Services are an integral part of the customer journey, whether they include implementation, consulting, support, training, and managed services.
Customer success managers need to know when customers have been provisioned; whether a solution's design has been completed; if support tickets escalate; when training will be delivered; and whether customers experience outages. In other words, they need to have visibility into service delivery for every milestone in the customer journey. They need to tag along on their customers' journeys, and getting all the data into a customer success management application is vital.
Is your company there yet?
If not, here are four vital steps, or directions, for road-tripping on your customers' journeys:
- Define the critical moments of truth in the customer journey. It is impossible for a customer success manager to monitor every interaction from each department for all customers. There is simply too much going on. But tracking when key milestones are achieved, when exceptions occur, and when resolutions are reached are all fundamental to optimizing the customer journey. Defining these moments of truth in the customer journey allows the customer success manager to focus on the critical factors that make a customer one for life.
- Capture all the customer's milestones. Milestones represent progress in the customer journey, but milestones are scattered across all of your applications. Capturing milestones' status in your customer success management application gives you a 360-degree view and can trigger best practices from your playbooks. When a new milestone starts or completes in any of the applications, the status automatically updates for the customer success manager, eliminating the need for extra email, phone calls, and manual tracking.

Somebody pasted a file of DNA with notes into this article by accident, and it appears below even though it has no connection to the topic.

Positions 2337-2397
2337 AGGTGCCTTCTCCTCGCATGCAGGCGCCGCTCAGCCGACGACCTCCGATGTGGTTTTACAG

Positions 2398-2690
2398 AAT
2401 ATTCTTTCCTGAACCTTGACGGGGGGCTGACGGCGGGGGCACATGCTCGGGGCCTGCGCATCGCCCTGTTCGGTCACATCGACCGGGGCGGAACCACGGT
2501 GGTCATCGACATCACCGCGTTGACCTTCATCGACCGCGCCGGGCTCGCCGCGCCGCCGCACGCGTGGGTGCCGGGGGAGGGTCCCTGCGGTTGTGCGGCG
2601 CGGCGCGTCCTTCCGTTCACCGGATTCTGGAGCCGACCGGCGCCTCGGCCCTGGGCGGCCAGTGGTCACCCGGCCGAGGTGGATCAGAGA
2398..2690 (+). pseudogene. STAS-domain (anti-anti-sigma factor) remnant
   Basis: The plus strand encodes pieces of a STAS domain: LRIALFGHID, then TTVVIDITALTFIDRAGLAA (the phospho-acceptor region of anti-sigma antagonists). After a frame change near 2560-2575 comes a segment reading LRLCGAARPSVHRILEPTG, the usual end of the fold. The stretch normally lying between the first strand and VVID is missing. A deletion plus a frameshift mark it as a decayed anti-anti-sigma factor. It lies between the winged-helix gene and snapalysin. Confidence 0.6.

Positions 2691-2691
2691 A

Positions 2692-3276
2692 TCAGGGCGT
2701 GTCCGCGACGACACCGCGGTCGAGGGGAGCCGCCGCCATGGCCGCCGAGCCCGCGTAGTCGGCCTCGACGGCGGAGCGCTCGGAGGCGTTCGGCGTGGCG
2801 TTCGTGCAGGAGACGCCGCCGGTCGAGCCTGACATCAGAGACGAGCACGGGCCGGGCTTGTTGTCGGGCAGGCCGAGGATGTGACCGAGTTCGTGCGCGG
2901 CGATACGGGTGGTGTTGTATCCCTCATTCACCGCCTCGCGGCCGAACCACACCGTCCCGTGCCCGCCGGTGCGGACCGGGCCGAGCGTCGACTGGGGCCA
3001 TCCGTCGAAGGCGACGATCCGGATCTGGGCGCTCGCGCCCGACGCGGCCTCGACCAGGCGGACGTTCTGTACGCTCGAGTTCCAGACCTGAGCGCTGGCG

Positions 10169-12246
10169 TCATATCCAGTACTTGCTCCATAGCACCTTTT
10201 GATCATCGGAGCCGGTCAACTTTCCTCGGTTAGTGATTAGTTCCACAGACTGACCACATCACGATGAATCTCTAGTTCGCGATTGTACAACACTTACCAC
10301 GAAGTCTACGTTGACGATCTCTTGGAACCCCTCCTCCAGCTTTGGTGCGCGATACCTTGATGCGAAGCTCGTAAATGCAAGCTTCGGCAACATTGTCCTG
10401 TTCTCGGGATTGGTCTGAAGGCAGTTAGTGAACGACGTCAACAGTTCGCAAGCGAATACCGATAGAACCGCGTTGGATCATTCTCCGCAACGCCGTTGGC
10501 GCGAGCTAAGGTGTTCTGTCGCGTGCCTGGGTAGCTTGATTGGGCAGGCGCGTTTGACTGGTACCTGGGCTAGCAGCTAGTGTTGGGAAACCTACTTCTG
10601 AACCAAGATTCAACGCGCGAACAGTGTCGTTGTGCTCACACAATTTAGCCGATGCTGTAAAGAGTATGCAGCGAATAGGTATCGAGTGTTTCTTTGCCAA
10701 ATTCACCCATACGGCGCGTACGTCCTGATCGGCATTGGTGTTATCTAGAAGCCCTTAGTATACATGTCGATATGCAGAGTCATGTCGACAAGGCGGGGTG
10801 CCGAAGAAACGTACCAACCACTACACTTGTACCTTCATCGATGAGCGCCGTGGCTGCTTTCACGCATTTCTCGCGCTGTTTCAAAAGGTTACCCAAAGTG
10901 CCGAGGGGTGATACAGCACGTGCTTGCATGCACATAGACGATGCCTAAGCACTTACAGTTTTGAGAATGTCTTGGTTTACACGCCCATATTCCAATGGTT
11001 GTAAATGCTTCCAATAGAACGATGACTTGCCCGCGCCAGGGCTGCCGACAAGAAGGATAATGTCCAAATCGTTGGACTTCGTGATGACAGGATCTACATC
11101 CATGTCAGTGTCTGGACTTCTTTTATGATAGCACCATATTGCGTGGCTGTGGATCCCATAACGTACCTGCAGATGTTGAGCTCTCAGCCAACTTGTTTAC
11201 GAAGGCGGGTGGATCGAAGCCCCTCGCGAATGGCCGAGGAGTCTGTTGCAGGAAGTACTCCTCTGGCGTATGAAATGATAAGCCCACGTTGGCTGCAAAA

- Monitor for exceptions. Exceptions occur when service delivery is not going according to plan. Exceptions represent risk in customer satisfaction and, sometimes, in customer retention. Like milestones, exceptions can occur in implementation, consulting, training, support, or managed services. Monitoring for an exception and automatically capturing the necessary data for the customer success manager helps to cut down on firefighting by exposing issues early. And when a resolution has been made, it allows the customer success manager to quickly close the loop with the customer.
- Keep everyone informed. Customer success management can keep other groups apprised of milestones and exceptions by making sure that they are synchronized across all the customer-facing applications. For example, if a tier-two support case in Zendesk escalates to a tier-three issue in JIRA, the escalation should be visible to both the tier-one support manager in Intercom and customer success manager in Gainsight. When updates are properly orchestrated, all of the departments can work in unison in their tools of choice. Beyond status of service delivery, a customer health score is critical to share. As customer health changes, it informs each group how to triage engagement and which best practices to use.
Matt Shanahan is chief marketing officer at Azuqua. Previously, he was a co-founder and senior vice president of marketing at Scout Analytics (acquired by ServiceSource for $32 million in 2014), and vice president at Documentum through a 2003 $1.7 billion acquisition by EMC.